July 21, 2010 - balancing wind into the grid; underperforming community wind turbine; China's Three Gorges Dam flooding

Wednesday, July 21, 2010

License plate seen in Maine:
From Energy Policy Update

How much wind can we really integrate into today's power grid? An interesting article in the Oregonian highlights the challenges. Take, for example, what happened on May 19, when the wind shifted and Bonneville Power Authority grid operators had to make room on the wires for 1000 turbines' worth of wind (nearly 2000 MW). This is a lot of power: more power than the BPA control area needs, more than the amount of hydro production that could be ramped down, and more than BPA could export to neighboring control areas. So what did BPA do? It told wind generators to feather their blades and cut their production -- a less than ideal solution.

In a parallel scenario, Venezuela is undergoing rolling blackouts. Venezuela relies on hydroelectricity for 70% of its power, and a long-lasting drought has crippled power production. Critics also point to chronic mismanagement and underinvestment by the nationalized companies that operate the power grid.

The City of Saco, Maine, is in a bit of a pickle over its community wind project. Back in 2007, Saco bought the turbine and tower for $207,000 from Entegrity Wind Systems. (As mentioned in an earlier blog post, Kittery also bought a turbine from Entegrity. It did better than Saco's, but Kittery's turbine underperformed as well.) At the time, community-scale wind was all the rage. The Maine Legislature had directed the Maine Public Utilities Commission to organize a stakeholder process to evaluate the state's opportunities for community wind. Although this process ultimately resulted in a report concluding that community wind was not generally economic under current conditions, many people and communities decided to pursue small- and medium-scale renewable project for their civic, educational and environmental values.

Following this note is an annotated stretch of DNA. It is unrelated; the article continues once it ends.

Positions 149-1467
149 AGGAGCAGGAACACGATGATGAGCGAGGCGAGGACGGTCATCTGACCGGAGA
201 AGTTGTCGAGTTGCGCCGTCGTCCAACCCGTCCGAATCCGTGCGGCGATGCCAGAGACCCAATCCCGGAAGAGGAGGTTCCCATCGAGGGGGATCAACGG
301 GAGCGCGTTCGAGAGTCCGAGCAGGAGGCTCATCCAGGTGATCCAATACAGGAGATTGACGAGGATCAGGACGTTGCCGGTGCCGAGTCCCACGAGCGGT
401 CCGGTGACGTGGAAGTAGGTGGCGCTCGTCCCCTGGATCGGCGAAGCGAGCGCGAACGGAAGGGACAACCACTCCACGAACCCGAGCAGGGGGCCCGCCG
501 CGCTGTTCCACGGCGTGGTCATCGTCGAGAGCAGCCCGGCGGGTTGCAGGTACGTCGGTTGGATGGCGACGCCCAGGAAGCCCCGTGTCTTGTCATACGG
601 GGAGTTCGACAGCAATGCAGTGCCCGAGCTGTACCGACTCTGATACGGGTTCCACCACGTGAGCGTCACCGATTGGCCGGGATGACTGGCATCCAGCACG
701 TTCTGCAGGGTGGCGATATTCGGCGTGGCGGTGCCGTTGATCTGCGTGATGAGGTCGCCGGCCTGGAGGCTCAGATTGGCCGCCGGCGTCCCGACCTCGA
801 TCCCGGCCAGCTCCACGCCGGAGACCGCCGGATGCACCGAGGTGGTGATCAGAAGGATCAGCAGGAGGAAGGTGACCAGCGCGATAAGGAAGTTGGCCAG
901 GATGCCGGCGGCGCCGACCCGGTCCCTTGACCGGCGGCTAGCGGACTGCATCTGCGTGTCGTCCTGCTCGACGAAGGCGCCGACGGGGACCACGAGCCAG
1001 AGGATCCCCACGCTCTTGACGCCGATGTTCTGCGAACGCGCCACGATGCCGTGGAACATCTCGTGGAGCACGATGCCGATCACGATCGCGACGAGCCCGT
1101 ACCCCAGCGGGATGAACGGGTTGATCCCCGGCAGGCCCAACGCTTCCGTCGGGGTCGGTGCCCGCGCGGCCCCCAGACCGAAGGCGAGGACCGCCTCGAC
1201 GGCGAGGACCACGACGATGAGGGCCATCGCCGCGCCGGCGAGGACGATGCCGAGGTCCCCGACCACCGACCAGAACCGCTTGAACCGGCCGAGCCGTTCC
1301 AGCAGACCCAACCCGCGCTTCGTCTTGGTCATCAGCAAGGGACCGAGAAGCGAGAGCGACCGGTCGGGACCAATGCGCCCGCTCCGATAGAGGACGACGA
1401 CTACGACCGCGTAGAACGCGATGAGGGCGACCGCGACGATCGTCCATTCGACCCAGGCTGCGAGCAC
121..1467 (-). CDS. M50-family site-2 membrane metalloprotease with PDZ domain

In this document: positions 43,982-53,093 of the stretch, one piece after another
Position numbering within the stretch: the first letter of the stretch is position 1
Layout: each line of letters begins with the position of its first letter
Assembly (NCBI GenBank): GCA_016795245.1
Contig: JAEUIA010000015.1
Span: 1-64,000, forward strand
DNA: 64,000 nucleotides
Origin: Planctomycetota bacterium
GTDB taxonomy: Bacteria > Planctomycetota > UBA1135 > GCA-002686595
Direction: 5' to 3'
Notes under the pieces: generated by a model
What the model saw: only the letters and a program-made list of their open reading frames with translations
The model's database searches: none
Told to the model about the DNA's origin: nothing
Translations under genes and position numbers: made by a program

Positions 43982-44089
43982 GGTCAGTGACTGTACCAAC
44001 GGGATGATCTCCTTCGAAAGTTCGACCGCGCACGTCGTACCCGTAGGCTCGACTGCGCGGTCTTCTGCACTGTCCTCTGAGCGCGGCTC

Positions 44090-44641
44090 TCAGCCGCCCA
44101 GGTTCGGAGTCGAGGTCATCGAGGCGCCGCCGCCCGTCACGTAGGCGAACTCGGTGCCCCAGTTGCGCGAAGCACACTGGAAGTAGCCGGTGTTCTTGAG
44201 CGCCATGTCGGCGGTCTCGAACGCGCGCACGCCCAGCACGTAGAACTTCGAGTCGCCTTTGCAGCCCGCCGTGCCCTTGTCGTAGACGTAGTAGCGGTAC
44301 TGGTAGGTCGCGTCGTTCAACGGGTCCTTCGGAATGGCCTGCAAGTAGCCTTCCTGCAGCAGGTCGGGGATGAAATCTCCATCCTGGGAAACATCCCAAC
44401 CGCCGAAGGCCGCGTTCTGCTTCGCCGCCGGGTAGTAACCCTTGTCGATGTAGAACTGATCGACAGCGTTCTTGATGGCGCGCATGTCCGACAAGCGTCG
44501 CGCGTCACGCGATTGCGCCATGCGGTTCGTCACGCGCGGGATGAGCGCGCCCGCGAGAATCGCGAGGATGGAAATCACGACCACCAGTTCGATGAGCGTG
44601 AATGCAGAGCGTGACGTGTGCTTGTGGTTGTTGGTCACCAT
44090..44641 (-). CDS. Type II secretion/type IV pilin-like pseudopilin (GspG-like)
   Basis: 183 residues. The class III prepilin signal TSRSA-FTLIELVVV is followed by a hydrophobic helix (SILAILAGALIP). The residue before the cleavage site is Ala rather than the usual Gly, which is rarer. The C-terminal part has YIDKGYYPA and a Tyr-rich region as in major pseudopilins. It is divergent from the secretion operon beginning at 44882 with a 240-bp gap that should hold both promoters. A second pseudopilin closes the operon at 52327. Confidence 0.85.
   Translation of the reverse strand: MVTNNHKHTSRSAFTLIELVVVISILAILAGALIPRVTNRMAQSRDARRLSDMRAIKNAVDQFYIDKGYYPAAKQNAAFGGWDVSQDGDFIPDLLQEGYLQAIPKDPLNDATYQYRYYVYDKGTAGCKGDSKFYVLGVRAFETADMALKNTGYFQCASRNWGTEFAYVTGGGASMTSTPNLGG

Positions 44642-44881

When Saco bought the turbine, Entegrity told Saco that the unit would generate 90,000 kilowatt-hours annually (about $12,600 worth of electricity) for 10 years. The unit came online in February 2008. It never performed as well as Entegrity had represented. At some point, former Entegrity head James Heath offered to buy the turbine back for $130,000. Then the turbine broke. In the meantime, Entegrity Wind Systems went bankrupt. The City was left holding the underperforming turbine.

Now, the Saco City Council is considering its options. Repair the turbine? Sell the turbine? Negotiate with James Heath? Litigation?

In other news: China's Three Gorges Dam is facing record flooding, comparable to the 1988 floods that killed over 4000 people. The dam had been touted as offering protection against floods. So far the dam is holding, but the massive reservoir is within 20 meters of full. More water is on its way.

A new report by the Maine State Chamber of Commerce and the Maine Development Foundation suggests that Maine businesses' most critical challenges come from health insurance costs, energy, taxes, regulations and transportation, in that order. A Lewiston Sun Journal editorial calls for an end to "destructive regulatory practices" that drive money, businesses and people out of Maine.

WCSH 6 reports on the plans of Ocean Energy Institute founder Matt Simmons to transform Maine into the "Silicon Valley of ocean energy". The Ocean Energy Institute has previously expressed interest in exploring links between offshore wind and ammonia production for energy storage.

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